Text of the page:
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Functional Brain Alterations Associated With Cognitive Control in Blast-Related Mild Traumatic Brain Injury

Published online by Cambridge University Press:  29 June 2018

Danielle R. Sullivan*
Affiliation:
Department of Anatomy and Neurobiology, Boston University School of Medicine, Boston, Massachusetts Memory Disorders Research Center, VA Boston Healthcare System, Boston, Massachusetts
Jasmeet P. Hayes
Affiliation:
National Center for PTSD, VA Boston Healthcare System, Boston, Massachusetts Department of Psychiatry, Boston University School of Medicine, Boston, Massachusetts Neuroimaging Research for Veterans Center, VA Boston Healthcare System, Boston, Massachusetts
Ginette Lafleche
Affiliation:
Memory Disorders Research Center, VA Boston Healthcare System, Boston, Massachusetts Department of Psychiatry, Boston University School of Medicine, Boston, Massachusetts
David H. Salat
Affiliation:
Neuroimaging Research for Veterans Center, VA Boston Healthcare System, Boston, Massachusetts Harvard Medical School, Harvard University, Boston, Massachusetts
Mieke Verfaellie
Affiliation:
Memory Disorders Research Center, VA Boston Healthcare System, Boston, Massachusetts Department of Psychiatry, Boston University School of Medicine, Boston, Massachusetts
*
Correspondence and reprint requests to: Danielle R. Sullivan, Memory Disorders Research Center, VA Boston Healthcare System (151A), 150 S. Huntington Avenue, Boston, MA 02130. E-mail: drsulliv@bu.edu

Abstract

Objectives: Research on the cognitive sequelae of mild traumatic brain injury (mTBI) suggests that, despite generally rapid recovery, difficulties may persist in the domain of cognitive control. The goal of this study was to examine whether individuals with chronic blast-related mTBI show behavioral or neural alterations associated with cognitive control. Methods: We collected event-related functional magnetic resonance imaging (fMRI) data during a flanker task in 17 individuals with blast-related mTBI and 16 individuals with blast-exposure without TBI (control). Results: Groups did not significantly differ in behavioral measures of cognitive control. Relative to the control group, the mTBI group showed greater deactivation of regions associated with the default mode network during the processing of errors. Additionally, error processing in the mTBI group was associated with enhanced negative coupling between the default mode network and the dorsal anterior cingulate cortex as well as the dorsolateral prefrontal cortex, regions of the salience and central executive networks that are associated with cognitive control. Conclusions: These results suggest that deactivation of default mode network regions and associated enhancements of connectivity with cognitive control regions may act as a compensatory mechanism for successful cognitive control task performance in mTBI. (JINS, 2018, 24, 1–11)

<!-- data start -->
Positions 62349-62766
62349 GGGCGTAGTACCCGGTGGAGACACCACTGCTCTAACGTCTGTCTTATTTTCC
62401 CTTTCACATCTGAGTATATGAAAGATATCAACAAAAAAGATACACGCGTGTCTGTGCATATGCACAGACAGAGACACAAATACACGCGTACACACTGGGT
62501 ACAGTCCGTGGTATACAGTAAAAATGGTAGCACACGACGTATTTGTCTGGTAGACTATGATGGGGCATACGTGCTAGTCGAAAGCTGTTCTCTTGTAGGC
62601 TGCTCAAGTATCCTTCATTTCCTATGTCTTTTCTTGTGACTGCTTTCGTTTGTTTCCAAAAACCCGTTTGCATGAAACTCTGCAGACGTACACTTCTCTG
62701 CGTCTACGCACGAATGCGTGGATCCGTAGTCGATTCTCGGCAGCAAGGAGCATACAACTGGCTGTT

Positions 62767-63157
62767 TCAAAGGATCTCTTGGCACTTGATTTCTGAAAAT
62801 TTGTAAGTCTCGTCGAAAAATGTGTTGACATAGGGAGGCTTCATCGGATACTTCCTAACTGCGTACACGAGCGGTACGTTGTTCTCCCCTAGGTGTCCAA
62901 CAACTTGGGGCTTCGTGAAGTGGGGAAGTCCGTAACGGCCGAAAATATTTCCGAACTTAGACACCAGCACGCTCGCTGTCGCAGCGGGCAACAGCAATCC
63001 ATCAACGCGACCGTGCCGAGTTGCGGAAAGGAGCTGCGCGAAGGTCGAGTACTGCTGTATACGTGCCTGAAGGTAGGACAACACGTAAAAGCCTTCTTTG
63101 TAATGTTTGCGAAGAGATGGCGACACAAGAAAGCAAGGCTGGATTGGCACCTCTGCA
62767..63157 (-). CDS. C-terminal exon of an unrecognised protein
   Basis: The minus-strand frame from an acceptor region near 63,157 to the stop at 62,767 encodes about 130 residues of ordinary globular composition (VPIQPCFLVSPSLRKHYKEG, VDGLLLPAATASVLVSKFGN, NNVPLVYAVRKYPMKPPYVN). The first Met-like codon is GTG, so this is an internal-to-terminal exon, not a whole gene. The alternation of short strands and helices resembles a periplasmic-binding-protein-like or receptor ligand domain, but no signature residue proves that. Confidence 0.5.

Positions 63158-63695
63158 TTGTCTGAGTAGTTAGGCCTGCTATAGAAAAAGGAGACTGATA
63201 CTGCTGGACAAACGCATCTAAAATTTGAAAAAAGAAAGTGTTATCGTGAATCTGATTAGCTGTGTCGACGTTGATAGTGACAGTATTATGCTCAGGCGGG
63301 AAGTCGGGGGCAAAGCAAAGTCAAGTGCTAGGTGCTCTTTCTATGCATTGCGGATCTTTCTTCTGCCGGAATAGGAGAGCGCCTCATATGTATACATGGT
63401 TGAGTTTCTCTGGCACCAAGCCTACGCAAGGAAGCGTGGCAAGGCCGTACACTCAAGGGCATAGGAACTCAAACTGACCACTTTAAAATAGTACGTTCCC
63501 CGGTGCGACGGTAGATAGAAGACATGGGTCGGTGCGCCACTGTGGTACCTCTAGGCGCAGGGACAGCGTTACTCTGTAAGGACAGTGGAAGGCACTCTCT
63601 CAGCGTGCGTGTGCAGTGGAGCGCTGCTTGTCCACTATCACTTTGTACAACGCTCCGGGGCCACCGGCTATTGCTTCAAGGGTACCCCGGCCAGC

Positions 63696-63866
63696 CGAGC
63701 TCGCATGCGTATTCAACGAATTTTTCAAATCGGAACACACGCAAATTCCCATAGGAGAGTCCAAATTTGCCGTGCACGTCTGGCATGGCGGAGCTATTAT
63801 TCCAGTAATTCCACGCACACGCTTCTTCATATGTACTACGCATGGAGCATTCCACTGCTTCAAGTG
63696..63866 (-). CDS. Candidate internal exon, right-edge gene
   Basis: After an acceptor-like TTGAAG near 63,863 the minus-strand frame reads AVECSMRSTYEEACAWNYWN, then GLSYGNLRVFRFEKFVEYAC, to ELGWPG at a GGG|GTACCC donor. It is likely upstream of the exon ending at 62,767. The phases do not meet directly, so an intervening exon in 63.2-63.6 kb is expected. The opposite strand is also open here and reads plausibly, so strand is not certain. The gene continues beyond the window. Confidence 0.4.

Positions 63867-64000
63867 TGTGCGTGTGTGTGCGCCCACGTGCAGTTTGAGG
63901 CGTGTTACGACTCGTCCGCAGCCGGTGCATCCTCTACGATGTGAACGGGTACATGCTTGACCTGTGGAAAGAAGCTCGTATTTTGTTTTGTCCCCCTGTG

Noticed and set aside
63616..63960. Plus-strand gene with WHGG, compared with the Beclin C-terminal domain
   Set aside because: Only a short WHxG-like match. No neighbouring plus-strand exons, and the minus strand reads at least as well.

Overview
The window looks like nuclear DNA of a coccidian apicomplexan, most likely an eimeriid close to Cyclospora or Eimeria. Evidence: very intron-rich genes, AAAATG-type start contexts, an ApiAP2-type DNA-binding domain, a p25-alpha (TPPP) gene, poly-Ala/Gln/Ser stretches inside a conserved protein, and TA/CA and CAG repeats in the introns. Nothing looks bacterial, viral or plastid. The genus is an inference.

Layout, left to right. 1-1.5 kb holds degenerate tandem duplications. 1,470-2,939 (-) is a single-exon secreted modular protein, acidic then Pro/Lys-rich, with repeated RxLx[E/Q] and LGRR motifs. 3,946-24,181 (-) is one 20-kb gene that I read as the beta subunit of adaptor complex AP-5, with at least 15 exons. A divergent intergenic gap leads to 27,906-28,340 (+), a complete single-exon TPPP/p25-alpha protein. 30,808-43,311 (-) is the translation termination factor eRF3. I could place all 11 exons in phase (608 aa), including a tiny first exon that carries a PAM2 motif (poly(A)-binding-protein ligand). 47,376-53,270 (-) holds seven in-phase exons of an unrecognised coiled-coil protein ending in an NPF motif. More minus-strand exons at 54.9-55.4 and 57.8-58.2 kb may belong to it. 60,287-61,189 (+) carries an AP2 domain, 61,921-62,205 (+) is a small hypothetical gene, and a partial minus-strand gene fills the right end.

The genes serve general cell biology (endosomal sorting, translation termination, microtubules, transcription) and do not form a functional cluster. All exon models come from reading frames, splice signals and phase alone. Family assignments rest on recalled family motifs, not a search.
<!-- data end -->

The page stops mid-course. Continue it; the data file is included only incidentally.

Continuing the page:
Type
Research Articles
Copyright
Copyright © The International Neuropsychological Society 2018 

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